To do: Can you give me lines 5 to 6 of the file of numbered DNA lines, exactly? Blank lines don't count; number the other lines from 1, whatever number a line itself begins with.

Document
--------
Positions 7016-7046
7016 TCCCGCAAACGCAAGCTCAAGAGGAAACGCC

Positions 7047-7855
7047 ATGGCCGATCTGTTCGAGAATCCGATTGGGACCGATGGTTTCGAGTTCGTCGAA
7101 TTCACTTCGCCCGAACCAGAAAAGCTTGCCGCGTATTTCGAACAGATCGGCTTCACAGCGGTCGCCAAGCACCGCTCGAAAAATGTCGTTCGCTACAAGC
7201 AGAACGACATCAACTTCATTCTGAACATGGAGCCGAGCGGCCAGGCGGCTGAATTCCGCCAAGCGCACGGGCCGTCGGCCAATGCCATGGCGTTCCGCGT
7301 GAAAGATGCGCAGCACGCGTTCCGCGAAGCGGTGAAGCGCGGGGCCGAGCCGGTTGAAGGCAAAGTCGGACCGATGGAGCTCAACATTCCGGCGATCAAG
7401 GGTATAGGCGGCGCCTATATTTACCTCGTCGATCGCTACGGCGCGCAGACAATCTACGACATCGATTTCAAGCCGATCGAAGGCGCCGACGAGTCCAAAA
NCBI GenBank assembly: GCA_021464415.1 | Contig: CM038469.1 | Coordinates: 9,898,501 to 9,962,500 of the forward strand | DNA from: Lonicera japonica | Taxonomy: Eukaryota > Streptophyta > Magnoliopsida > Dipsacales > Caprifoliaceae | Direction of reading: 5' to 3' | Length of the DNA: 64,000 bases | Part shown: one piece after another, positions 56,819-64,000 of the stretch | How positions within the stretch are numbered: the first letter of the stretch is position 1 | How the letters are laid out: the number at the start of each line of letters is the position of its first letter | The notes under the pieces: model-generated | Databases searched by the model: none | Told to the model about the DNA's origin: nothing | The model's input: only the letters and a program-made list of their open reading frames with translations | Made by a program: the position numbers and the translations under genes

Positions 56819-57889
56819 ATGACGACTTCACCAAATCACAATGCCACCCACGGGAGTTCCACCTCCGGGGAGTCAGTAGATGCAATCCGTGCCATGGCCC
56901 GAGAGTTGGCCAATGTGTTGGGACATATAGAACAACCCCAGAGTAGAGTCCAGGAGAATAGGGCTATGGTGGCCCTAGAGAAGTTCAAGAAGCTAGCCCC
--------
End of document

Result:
7101 TTCACTTCGCCCGAACCAGAAAAGCTTGCCGCGTATTTCGAACAGATCGGCTTCACAGCGGTCGCCAAGCACCGCTCGAAAAATGTCGTTCGCTACAAGC
7201 AGAACGACATCAACTTCATTCTGAACATGGAGCCGAGCGGCCAGGCGGCTGAATTCCGCCAAGCGCACGGGCCGTCGGCCAATGCCATGGCGTTCCGCGT